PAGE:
Capture and Escape
— Early's 1864 Attack on Washington —
In June 1864, Confederate Gen. Robert E. Lee and Gen. Jubal A. Early corps from the Richmond battlefields to the Shenandoah Valley to counter Union Gen. David Hunter army. After driving Hunter into West Virginia, Early invaded Maryland to attack Washington D.C., draw Union troops from Richmond, and release Confederate prisoners held at Point Lookout. On July 9, Early ordered Gen. Bradley T. Johnson cavalry brigade eastward to free the prisoners. The next day, Johnson sent Maj. Harry Gilmer regiment to raid the Baltimore area. Union Gen. Lew Wallace delayed Early at the Battle of Monocacy on Jul 9. Federal reinforcements soon strengthened the capital defenses. Early attacked there near Fort Stevens on July 11-12 and then withdrew to the Shenandoah Valley with the Federals in pursuit. He stopped them at Cool Spring on July 17-18. Despite failing to take Washington or free prisoners, Early succeeded in diverting Federal resources.
The last action of the Battle of Monocacy occurred during the Union retreat on July 9, 1864, as Lt. Col. David Clendenin's 8th Illinois Cavalry withdrew down the Georgetown Pike toward Urbana. Confederate Maj. Frederick Smith's 27th Virginia Cavalry was in close pursuit. In the Streets of Urbana, the Virginians suffered a setback when the Co. F flag bearer was shot in the shoulder, and Union cavalrymen seized the flag. Smith drew his saber and led a charge to rout Clendenin and to recover the flag but was shot and mortally wounded during the clash. The Confederate attack stalled and Clendenin withdrew without further incident.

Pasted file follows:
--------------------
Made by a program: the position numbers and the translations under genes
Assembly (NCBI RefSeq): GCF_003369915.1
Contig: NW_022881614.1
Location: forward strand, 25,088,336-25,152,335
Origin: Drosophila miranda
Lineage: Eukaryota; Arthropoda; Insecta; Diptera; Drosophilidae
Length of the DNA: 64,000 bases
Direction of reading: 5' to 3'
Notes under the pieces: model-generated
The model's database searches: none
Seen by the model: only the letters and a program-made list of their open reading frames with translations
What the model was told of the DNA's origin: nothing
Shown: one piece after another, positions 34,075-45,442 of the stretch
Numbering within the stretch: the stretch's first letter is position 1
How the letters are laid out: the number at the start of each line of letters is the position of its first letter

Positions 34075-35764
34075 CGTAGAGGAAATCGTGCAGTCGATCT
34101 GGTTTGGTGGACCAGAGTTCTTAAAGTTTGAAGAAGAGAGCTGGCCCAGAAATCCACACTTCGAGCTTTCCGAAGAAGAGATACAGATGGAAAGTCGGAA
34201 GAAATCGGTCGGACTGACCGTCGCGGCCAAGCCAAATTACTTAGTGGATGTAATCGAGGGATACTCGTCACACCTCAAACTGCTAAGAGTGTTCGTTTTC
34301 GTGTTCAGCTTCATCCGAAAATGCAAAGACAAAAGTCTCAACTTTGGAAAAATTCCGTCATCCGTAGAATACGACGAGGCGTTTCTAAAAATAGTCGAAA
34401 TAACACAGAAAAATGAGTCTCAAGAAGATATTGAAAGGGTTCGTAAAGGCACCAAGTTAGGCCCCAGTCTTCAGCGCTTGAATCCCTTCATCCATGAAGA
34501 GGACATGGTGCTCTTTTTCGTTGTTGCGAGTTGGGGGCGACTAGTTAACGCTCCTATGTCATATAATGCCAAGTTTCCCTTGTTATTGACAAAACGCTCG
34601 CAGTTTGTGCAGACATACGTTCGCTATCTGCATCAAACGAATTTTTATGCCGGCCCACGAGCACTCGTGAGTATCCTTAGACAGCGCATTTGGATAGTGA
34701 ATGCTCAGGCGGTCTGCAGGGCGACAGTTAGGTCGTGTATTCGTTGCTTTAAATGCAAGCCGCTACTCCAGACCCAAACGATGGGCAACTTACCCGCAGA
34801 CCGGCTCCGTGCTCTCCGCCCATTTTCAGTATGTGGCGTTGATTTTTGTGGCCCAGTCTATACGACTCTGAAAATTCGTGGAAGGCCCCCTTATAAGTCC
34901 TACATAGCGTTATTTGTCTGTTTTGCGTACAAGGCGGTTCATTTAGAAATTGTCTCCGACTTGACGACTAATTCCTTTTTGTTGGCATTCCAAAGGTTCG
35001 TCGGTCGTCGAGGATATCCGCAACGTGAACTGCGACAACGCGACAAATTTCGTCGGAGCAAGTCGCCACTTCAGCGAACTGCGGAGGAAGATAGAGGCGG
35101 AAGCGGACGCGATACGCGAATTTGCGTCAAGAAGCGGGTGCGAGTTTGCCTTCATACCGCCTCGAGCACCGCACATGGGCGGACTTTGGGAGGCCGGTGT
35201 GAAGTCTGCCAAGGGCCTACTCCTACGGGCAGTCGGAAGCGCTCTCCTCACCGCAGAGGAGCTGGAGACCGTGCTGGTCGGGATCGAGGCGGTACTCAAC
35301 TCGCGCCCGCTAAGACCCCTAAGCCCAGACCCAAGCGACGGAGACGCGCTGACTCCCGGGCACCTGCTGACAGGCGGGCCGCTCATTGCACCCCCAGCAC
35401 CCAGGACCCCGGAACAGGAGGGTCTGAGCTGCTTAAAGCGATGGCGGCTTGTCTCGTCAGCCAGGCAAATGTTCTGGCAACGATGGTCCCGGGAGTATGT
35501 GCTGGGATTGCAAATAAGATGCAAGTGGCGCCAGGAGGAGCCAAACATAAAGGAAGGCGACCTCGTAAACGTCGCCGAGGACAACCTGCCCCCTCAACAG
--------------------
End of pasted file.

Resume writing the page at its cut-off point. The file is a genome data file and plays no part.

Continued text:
Smith was buried at the Episcopal church in Urbana alongside Lt. Col. William Tavenner, the former commander of the 17th Virginia Cavalry. Tavenner had been killed in an engagement earlier in the day. Relatives later removed Tavenner's body.
The Union prisoners captured at Monocacy were forced to march with their captors on July 10. Early's army halted briefly in Urbana, and the prisoners were permitted to rest along the roadside. Several of them occupied Mrs. Windsor's yard near here, and she took their names so she could inform their families. In the general confusion, three of the prisoners crawled behind her house and hid in a cramped bake oven. A board was placed over the opening to conceal them, and the unknowing Confederates soon continued their march with three fewer prisoners.